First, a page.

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Posts Tagged ‘Largemouth Bass’

Hello All,

This week has been a hot one – both in terms of temperature and the activity level of largemouth bass.

In sharp contrast to the previous two weeks, when weather fronts were playing havoc with the bite, fish are once again feeding heavily – and hitting most baits with reckless abandonment.

I fished a stretch of the Rideau River Monday and Tuesday. Wind-blown slop was the ticket, with fish holding on the outside edge and smashing flipping jigs as if their life depended on it. It made for two of my best days on the water this season and my ‘bass thumb’ certainly attests to that.

Here is a short video I shot showcasing some of the action. Always nice to get back-to-back fish, especially on film!

Good Fishing,

Justin

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Hello Folks,

I am pleased to announce that I will now be offering select wildlife images for print purchase. For those that love nature and the outdoors, these ready-to-frame prints will make a wonderful addition to your home or cottage.

All images will be printed off-site on Kodak Professional Supra Endura VC Digital Lustre Paper. Prints will be protected in poly bags and shipped in cardboard-backed envelopes to protect your purchase.

All prints are 8 x 10 -inches in size.

Pricing Details

Canadian Orders – $18.00 each (includes shipping)

United States Orders – $20.00 each (includes shipping)

International Orders – $25.00 each (includes shipping)

Order three or more prints and instantly save $5.00.

Payment

I accept Interac e-Transfer, PayPal or cheque.

To place an order, or to request more information, please contact me at:  Justin.Hoffman@rogers.com

Images Available For Purchase

New images will be added in the future. Watermark will not appear on your purchased print. Please allow 2 – 3 weeks for delivery.

Great Gray Owl - Print #01

Great Gray Owl – Print #01

Great Gray Owl - Print #02

Great Gray Owl – Print #02

Red Fox - Print #03

Red Fox – Print #03

Red Fox - Print #04

Red Fox – Print #04

Moose - Print #05

Moose – Print #05

Whitetail Deer - Print #06

Whitetail Deer – Print #06

Whitetail Deer - Print #07

Whitetail Deer – Print #07

Whitetail Deer - Print #08

Whitetail Deer – Print #08

Duck Hunting Dog - Print #09

Duck Hunting Dog – Print #09

Largemouth Bass - Print #10

Largemouth Bass – Print #10

Scenic River - Print #11

Scenic River – Print #11

Great Blue Heron - Print #12

Great Blue Heron – Print #12

Moose - Print #13

Moose – Print #13

Great Gray Owl - "Solitude" - Print #14

Great Gray Owl – “Solitude” – Print #14

Whitetail Deer - Print #15

Whitetail Deer – Print #15

Yours In The Outdoors,

Justin

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November 15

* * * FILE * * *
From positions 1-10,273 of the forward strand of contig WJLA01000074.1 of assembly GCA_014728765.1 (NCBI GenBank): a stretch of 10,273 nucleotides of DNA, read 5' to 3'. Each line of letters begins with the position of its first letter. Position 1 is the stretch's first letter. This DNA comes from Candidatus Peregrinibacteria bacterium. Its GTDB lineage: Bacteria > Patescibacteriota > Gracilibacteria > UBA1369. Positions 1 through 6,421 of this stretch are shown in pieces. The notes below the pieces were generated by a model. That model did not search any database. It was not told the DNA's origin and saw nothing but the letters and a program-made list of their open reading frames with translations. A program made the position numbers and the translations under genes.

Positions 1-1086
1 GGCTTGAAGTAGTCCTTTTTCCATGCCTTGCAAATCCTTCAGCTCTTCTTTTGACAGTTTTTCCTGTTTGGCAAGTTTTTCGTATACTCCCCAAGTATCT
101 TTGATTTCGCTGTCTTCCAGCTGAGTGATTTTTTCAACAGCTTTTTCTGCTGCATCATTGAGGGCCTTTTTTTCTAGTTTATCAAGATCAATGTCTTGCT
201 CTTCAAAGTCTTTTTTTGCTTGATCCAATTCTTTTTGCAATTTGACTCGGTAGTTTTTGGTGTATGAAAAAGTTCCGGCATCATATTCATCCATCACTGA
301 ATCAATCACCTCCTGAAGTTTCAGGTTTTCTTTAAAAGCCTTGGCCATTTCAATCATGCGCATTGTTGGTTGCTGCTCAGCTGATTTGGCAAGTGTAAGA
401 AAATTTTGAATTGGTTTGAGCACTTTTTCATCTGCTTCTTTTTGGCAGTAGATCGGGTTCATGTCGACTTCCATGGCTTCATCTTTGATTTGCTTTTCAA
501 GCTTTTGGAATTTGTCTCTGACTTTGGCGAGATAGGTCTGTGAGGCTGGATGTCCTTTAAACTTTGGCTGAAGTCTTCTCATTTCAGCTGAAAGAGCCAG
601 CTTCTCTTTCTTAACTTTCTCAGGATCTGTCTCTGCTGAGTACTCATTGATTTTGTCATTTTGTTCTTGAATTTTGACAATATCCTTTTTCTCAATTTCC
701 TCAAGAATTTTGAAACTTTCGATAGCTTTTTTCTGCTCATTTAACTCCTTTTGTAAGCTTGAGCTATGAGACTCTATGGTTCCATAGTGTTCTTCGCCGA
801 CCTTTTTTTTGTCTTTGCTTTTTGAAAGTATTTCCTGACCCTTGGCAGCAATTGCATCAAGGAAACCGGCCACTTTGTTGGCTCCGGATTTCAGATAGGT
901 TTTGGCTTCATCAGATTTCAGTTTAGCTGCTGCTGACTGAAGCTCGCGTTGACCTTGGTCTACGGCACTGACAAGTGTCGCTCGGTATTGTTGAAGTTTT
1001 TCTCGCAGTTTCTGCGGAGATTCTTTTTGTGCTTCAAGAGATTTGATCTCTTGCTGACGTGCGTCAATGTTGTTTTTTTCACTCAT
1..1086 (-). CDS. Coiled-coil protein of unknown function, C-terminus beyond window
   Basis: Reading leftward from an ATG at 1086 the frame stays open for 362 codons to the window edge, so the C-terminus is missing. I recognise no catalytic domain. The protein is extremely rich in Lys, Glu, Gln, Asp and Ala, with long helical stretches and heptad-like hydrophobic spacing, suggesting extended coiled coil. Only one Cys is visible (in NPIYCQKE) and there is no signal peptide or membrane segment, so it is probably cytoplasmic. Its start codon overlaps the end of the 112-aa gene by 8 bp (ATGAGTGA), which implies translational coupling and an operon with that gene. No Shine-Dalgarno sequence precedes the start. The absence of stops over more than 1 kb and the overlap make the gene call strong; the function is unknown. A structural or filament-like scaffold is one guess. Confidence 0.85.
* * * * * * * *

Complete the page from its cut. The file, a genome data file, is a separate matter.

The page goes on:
Hello All,

Was definitely looking forward to this outing. The plan was for good buddy and fellow fishing writer, Tim Allard, and I to head up to Quebec and hopefully savour some of the bass and bluegill action that I enjoyed the previous week. Conditions were perfect – slight wind, warm temperature, and a mix of sun and cloud. What could go wrong?

Making our way over the Ottawa River and into Gatineau, hopes were certainly high. This was short lived. Less than a kilometre into our journey, a bump on the road, a loud “BANG”, and the extremely unpleasant sound of scraping metal. This didn’t look good. A quick look in the rear view mirror and all I see is the boat in a precarious slant on the trailer. Tim’s thought is a blown tire. My guess is a blown bearing. We were both wrong.

I gingerly guided the rig through a left turn and eased it into park at the side of the road. The look on the faces of the pedestrians in response to the loud metal noise was not a good omen. A quick look and we make the diagnosis – a complete break of the leaf spring. Not at the joint, but through the thickest part of solid steel. The audible metal noise was one half of the spring scraping on the pavement. Worst of all, the clearance between the tire and fender was less than a centimetre or two. In my mind the day was over. Actually, I was thinking the season. Tim had other thoughts.

Regardless of the situation, we knew that getting the boat back to Ottawa was imperative. After a brief period of brainstorming – in between bouts of language I can’t repeat – an idea was hatched. Using a couple of pieces of wood, some electrical tape, and a bit of brute strength, we were able to fashion a “cradle” on the frame, to take the weight off the axle and level the entire boat. It didn’t look pretty but it was the fix we needed. Tim deserves a huge thanks on this one. It was his idea, and with it being a two-man job, I certainly couldn’t have done it solo. Thanks a tonne, bud!